Living in Southern Oregon has changed a bit since I moved here 21 years ago. Cycles come and go for sure, but let’s face it, we’ve been in a drought for a long while now, and the regional population density has certainly increased. We’ve got a perfect recipe for homes to be destroyed by catastrophic fire and we all know that is a reality. Just a year ago the Almeda Fire and others had a devastating effect on our own Rogue Valley. These fires are certainly much more destructive than in the past. Temps and winds are hotter. There is no denying that our climate is shifting. Shifting how in our region? The jury is out, but it hasn’t been a good reflection on our summers. The Biscuit Fire of 2002 was a shocker. That fire burned 500,000 acres in the Rogue River National Forest. 500,000! I couldn’t believe it. The Rogue Valley was socked in with smoke for, what seemed, the entire summer. Today, fires like this are common. As of this writing, four days ago, the Dixie Fire burning just to our South has consumed 960,213 acres and is currently only 65% contained! These fires are getting hotter and harder to battle. Hotter temps, drought conditions, and extreme summer winds are making wildland fire way worse that it has been in our past. Add to all of this, we are building out our lives more and more in what we call the wildland interface.
I lived in the Greensprings for a decade on Soda Mountain Rd. Our home was basically at the top of the Tyler Creek drainage where there are many homes. Summer winds travel directly up that drainage so strongly that it would tip over empty glasses on our deck. Yes, the view was breathtaking, but always in the back of our minds was ‘what if someone made an innocent mistake with fire below us?’ Or ‘what if there was a lightning strike below us?’ These concerns caused me to get involved with the Greensprings Rural Fire Department in its infancy. I wanted to help my community in a fire event and other emergencies. Together, the community has built up an amazing, and ever improving department. My company, Integrity Building, built the firehouse in 2008, and an addition a couple of years later as a volunteer and donation effort. In 2010, we moved to town to be closer to our children’s schools and activities. Once again, in the back of our minds was, ‘at least we are safer from wildfire now.’ Well, the recent Almeda fire sure put an end to that confidence. No doubt, urban wildfire is a thing.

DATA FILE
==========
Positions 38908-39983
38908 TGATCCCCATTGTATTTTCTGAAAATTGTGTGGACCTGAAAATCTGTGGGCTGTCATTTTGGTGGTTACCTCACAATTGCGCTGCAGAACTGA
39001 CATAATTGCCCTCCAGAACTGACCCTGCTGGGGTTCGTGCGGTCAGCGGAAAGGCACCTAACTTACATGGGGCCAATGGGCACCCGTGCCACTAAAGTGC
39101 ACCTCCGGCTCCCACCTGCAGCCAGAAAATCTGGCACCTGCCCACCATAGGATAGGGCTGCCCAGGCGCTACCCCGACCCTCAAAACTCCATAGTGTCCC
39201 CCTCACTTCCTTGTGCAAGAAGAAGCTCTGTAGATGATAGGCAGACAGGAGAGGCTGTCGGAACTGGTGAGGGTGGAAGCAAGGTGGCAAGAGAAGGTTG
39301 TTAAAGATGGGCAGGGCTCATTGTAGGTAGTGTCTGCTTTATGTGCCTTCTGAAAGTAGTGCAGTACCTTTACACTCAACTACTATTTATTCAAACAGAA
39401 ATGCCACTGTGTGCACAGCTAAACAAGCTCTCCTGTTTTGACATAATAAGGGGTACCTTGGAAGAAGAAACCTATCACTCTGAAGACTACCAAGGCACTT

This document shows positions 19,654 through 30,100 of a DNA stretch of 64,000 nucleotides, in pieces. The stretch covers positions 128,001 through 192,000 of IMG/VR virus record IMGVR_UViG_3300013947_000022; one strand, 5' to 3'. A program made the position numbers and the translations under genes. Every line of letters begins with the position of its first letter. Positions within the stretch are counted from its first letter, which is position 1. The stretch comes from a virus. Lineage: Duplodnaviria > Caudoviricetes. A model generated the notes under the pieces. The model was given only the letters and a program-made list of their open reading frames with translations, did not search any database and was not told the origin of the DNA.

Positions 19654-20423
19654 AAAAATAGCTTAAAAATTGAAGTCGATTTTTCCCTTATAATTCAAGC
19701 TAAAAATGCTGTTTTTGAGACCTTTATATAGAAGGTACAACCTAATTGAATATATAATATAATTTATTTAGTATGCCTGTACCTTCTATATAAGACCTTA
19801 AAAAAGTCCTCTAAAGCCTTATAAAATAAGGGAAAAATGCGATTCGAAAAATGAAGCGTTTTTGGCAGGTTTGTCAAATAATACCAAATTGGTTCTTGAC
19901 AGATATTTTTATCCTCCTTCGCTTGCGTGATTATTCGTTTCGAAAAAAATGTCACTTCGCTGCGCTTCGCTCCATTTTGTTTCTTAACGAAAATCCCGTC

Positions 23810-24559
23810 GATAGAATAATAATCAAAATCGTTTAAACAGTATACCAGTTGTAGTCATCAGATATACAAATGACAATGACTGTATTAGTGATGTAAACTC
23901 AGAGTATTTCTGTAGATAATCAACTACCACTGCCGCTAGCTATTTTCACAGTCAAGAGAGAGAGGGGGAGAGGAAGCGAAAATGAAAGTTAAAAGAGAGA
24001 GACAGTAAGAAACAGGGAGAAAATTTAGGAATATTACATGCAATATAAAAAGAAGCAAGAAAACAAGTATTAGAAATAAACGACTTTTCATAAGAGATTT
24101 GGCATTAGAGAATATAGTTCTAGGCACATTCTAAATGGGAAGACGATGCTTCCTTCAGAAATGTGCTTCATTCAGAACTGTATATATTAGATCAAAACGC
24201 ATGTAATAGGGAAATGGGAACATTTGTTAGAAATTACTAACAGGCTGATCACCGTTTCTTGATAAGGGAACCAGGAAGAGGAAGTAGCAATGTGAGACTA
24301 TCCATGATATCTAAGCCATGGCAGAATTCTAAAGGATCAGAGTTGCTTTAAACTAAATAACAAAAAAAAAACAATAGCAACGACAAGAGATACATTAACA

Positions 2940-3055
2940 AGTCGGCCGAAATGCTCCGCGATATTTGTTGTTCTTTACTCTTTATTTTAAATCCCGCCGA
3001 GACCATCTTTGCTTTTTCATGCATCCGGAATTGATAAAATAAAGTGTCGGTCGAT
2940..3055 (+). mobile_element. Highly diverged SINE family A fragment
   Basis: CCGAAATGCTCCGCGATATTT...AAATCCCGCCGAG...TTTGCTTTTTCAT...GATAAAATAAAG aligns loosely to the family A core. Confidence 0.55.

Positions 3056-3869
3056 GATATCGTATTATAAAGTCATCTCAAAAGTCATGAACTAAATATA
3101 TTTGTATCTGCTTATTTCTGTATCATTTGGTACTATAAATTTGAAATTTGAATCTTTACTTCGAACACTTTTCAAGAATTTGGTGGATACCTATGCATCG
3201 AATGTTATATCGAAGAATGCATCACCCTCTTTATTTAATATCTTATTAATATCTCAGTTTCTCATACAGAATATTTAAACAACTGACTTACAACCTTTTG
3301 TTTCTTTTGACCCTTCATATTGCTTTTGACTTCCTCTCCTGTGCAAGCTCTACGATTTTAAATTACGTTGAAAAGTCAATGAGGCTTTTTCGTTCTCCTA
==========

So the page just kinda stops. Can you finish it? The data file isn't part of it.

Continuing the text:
What does this new fire reality mean for us?
For starters, new building codes have been adopted in the city of Ashland, and regulations are getting stricter at the county level. Being a custom home builder, I’m part of the local Splinter Group, which is a group of Ashland builders, architects, realtors, engineers, landscape designers, and other industry professionals. We engage in the Ashland, and Southern Oregon community about design and construction related topics and offer a scholarship program to Ashland graduating high school seniors looking to pursue construction and design related fields. We had a chance to review some of these proposed changes before they were implemented at the municipal level. While some of these new codes seemed a bit harsh, I was a believer with my fire background. Do these new rules mean higher cost for your new home or remodel? Yes, but realistically, not much. These small cost increases are really not big, and they affect only a small portion of the overall line-item cost of your project. After the Almeda Fire, these changes suddenly became a lot more important! One of Integrity Building’s recent new custom homes was the first to get permitted under these new codes, and the first to get the final inspection. Chris Chambers of the Ashland Fire Department was on site to perform the final inspection for the new fire codes. Chris and I are long time friends. Always a true professional, he really held my feet to the fire, so to speak, and failed our final inspection! Why? Our landscape contractor had accidentally put the incorrect bark mulch too close to the home in a small area. A quick swap out (we used pea gravel instead) and the project had approval.
Ironically, this was a few days before the Almeda Fire catastrophically swept through our valley. As many of us were, I was glued to social media for updates. A local’s amazing live video of his journey through the fire area on his bike opened my eyes wide. At one point he stopped and got a close-up video of landscaping on fire next to a home that was still intact. He reported that the fire department had just been through and dowsed water on the landscaping, and he himself had stopped to tamp out flames earlier. He zoomed. Sure enough, it was the exact same bark mulch that we had been called out on by Chambers! Talk about feedback! These codes are important. We need all the info and implementation we can to make our communities safe from the ever-increasing threat of fire.
Reach out to us for more information on making your new custom home compliant and more fire zone safe.
The city of Ashland has plenty of resources available for new projects and existing homes as well. Check the Firewise program here: http://www.ashland.or.us/Page.asp?NavID=2825